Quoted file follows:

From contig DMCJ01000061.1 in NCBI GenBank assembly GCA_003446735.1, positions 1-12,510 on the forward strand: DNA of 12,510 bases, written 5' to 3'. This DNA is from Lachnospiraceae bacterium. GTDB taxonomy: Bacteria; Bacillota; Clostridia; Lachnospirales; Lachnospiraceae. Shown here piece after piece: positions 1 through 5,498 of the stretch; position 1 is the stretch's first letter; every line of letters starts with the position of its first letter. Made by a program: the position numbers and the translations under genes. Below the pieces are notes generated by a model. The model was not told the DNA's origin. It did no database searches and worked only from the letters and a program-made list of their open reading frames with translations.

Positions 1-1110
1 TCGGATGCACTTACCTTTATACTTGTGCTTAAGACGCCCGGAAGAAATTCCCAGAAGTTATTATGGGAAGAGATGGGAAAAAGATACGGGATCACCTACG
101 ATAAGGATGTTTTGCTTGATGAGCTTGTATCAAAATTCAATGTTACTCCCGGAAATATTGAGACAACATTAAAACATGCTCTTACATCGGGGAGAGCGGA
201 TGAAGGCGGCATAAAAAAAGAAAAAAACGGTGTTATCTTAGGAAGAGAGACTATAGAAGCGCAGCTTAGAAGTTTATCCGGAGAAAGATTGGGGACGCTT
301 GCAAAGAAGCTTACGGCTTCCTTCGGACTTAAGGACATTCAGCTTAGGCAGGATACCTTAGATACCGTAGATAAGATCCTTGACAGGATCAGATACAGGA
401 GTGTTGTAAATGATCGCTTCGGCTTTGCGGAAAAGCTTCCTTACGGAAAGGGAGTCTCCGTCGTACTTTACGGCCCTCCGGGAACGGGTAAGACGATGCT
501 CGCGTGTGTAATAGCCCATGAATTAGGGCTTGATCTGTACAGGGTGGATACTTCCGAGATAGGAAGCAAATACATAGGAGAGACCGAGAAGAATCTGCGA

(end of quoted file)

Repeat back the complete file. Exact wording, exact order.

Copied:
From contig DMCJ01000061.1 in NCBI GenBank assembly GCA_003446735.1, positions 1-12,510 on the forward strand: DNA of 12,510 bases, written 5' to 3'. This DNA is from Lachnospiraceae bacterium. GTDB taxonomy: Bacteria; Bacillota; Clostridia; Lachnospirales; Lachnospiraceae. Shown here piece after piece: positions 1 through 5,498 of the stretch; position 1 is the stretch's first letter; every line of letters starts with the position of its first letter. Made by a program: the position numbers and the translations under genes. Below the pieces are notes generated by a model. The model was not told the DNA's origin. It did no database searches and worked only from the letters and a program-made list of their open reading frames with translations.

Positions 1-1110
1 TCGGATGCACTTACCTTTATACTTGTGCTTAAGACGCCCGGAAGAAATTCCCAGAAGTTATTATGGGAAGAGATGGGAAAAAGATACGGGATCACCTACG
101 ATAAGGATGTTTTGCTTGATGAGCTTGTATCAAAATTCAATGTTACTCCCGGAAATATTGAGACAACATTAAAACATGCTCTTACATCGGGGAGAGCGGA
201 TGAAGGCGGCATAAAAAAAGAAAAAAACGGTGTTATCTTAGGAAGAGAGACTATAGAAGCGCAGCTTAGAAGTTTATCCGGAGAAAGATTGGGGACGCTT
301 GCAAAGAAGCTTACGGCTTCCTTCGGACTTAAGGACATTCAGCTTAGGCAGGATACCTTAGATACCGTAGATAAGATCCTTGACAGGATCAGATACAGGA
401 GTGTTGTAAATGATCGCTTCGGCTTTGCGGAAAAGCTTCCTTACGGAAAGGGAGTCTCCGTCGTACTTTACGGCCCTCCGGGAACGGGTAAGACGATGCT
501 CGCGTGTGTAATAGCCCATGAATTAGGGCTTGATCTGTACAGGGTGGATACTTCCGAGATAGGAAGCAAATACATAGGAGAGACCGAGAAGAATCTGCGA